Tag Archives: austerity

Will the EU’s Austerity Prove as Radicalizing as the Washington Consensus?

By William K. Black

President Rafael Correa of Ecuador owes a triple debt to John Williamson, the economist who coined the term “the Washington Consensus” in a paper he first presented in 1989.  His paper is open about the focus of that consensus: Latin America.  Latin America was to be transformed through policies on which the United States Government, the International Monetary Fund (IMF), the World Bank, and the Washington “think tanks” had reached a consensus.  Those policies had four key components.

  • Require a sufficient stream of payments of interest by Latin American debtors to U.S. banks to ensure that the banks would not have to recognize large losses on their loans
  • Require Latin American nations to adopt austerity
  • Require substantial deregulation, and
  • Require substantial privatization

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The Dangerous Lure of Austerity to Progressives Seeking to Reduce Pentagon Spending

By William K. Black

William K. Black

I spent today in Washington, DC presenting and attending a conference put together by Ralph Nader on left-right convergence.  The theme was that there were many issues on which large elements of the left and right agreed and could change existing policies if they worked together.  I spoke about the desirability of effective financial regulation to break the Gresham’s dynamic and prevent or at least minimize the damage of future financial crises and the desirability of prosecuting the elites that run financial “control frauds.”

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Peterson/CBO Beat for Austerity Goes On!

By Joe Firestone

Recently, I’ve been writing about oligarchs advocating for entitlement cuts and austerity. I’ve discussed attacks on entitlement benefits for the elderly from Abby Huntsman (of MSNBC’s The Cycle) and Catherine Rampell (a Washington Post columnist), both the children of well-off individuals. These posts have come in the context of the English language release of Thomas Piketty’s Capital in the Twenty-First Century, and the more recent pre-publication release of a study by Martin Gilens and Benjamin I. Page using quantitative methods and empirical data to explore the question of whether the US is an oligarchy or a majoritarian democracy. They conclude:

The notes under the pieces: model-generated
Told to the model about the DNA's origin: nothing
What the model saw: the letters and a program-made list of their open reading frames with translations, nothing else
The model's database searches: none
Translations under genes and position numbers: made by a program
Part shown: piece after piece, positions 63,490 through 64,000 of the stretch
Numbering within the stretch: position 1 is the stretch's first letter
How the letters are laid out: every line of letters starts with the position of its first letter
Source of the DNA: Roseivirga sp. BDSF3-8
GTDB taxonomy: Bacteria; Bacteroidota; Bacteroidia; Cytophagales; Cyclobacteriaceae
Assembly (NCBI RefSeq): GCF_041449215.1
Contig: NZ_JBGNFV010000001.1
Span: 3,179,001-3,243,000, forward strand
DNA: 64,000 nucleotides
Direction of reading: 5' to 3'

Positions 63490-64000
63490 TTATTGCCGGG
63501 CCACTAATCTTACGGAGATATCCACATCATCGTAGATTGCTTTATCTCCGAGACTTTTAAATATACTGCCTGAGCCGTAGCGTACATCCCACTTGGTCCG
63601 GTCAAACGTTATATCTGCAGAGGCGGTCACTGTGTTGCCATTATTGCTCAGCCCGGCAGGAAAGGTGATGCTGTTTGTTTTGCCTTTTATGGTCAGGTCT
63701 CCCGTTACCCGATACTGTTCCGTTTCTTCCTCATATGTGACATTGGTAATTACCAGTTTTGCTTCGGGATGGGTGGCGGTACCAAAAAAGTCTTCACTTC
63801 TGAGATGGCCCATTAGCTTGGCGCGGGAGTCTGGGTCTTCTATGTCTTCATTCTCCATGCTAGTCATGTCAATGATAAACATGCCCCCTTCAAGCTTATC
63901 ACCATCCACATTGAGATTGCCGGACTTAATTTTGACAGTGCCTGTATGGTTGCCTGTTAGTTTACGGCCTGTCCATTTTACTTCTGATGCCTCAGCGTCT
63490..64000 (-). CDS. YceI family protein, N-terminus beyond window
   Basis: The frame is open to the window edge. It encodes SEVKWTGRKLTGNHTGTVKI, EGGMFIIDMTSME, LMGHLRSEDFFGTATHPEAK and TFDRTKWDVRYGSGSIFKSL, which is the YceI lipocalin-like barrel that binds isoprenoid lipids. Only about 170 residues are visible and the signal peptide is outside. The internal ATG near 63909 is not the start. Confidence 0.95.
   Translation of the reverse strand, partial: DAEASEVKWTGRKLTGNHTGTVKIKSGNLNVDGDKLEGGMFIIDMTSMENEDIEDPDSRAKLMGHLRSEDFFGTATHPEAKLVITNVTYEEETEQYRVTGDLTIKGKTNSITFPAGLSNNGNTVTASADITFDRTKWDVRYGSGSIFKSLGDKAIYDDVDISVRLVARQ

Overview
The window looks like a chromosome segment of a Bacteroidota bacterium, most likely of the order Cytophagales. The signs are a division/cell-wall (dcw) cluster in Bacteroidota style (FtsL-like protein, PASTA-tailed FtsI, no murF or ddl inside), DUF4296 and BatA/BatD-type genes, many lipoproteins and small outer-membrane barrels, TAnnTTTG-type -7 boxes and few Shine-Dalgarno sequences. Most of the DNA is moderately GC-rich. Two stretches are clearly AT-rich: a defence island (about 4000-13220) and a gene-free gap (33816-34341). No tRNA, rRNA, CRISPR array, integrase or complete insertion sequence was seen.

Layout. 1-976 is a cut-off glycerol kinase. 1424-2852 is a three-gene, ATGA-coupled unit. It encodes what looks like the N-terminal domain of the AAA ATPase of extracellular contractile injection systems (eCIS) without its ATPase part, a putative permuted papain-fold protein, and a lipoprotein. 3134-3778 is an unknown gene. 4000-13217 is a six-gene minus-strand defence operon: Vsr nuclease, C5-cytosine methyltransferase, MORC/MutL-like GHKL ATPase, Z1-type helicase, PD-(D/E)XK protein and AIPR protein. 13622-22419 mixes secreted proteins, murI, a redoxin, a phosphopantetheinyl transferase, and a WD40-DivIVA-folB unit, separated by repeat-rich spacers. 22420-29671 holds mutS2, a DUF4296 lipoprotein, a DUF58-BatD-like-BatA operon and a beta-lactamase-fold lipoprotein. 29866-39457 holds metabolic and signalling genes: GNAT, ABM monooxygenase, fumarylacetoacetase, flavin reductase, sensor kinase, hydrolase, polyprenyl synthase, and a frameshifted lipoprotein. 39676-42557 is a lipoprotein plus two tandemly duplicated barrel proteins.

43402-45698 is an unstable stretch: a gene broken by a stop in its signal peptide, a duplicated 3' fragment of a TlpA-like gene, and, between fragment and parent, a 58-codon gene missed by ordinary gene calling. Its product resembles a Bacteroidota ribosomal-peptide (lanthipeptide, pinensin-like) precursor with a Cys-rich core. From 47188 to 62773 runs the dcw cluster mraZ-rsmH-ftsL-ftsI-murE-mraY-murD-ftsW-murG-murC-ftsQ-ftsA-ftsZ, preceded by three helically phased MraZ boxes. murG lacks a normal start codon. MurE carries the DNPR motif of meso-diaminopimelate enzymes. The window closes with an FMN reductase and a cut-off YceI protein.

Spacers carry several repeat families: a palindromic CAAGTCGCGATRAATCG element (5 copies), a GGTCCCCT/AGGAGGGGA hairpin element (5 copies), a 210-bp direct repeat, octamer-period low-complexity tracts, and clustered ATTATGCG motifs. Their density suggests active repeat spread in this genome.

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Heard (but not understood) On the Street: The WSJ and Deflation

By William K. Black

A brief update is in order after my three part series on how the troika (the ECB, EU, and the IMF) was acting contrary to its stated policies on deflation, Mario Draghi’s (the head of the ECB) confession that he favored deflation in the eurozone periphery because he wanted these nations to have lower prices and wages so that they could increase exports, and the disgraceful reporting of the subject in the New York Times and the Wall Street Journal.  The WSJ’s Heard on the Street” feature is out with an April 3, 20014 story on deflation that epitomizes each of these defects.  The title of the article foreshadows the analytical black hole that follows: “Inflation, Euro Test Draghi’s Resolve at ECB.”

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The Kamikaze Economics and Politics of Forcing Austerity on the Ukraine

By William K. Black

We all understand why Russia is waging economic war on the Ukraine, but why is Obama doing so?  The New York Time’ web site has posted a remarkable Reuters story (dated April 5, 2014) entitled “Ukraine PM Says Will Stick to Austerity Despite Moscow Pressure.”

“The Kiev government will stick to unpopular austerity measures ‘as the price of independence’ as Russia steps up pressure on Ukraine to destabilise it, including by raising the price of gas, Prime Minister Arseny Yatseniuk told Reuters.”

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An Open Letter to Don Beyer, VA – 8th Candidate for Congress

By Joe Firestone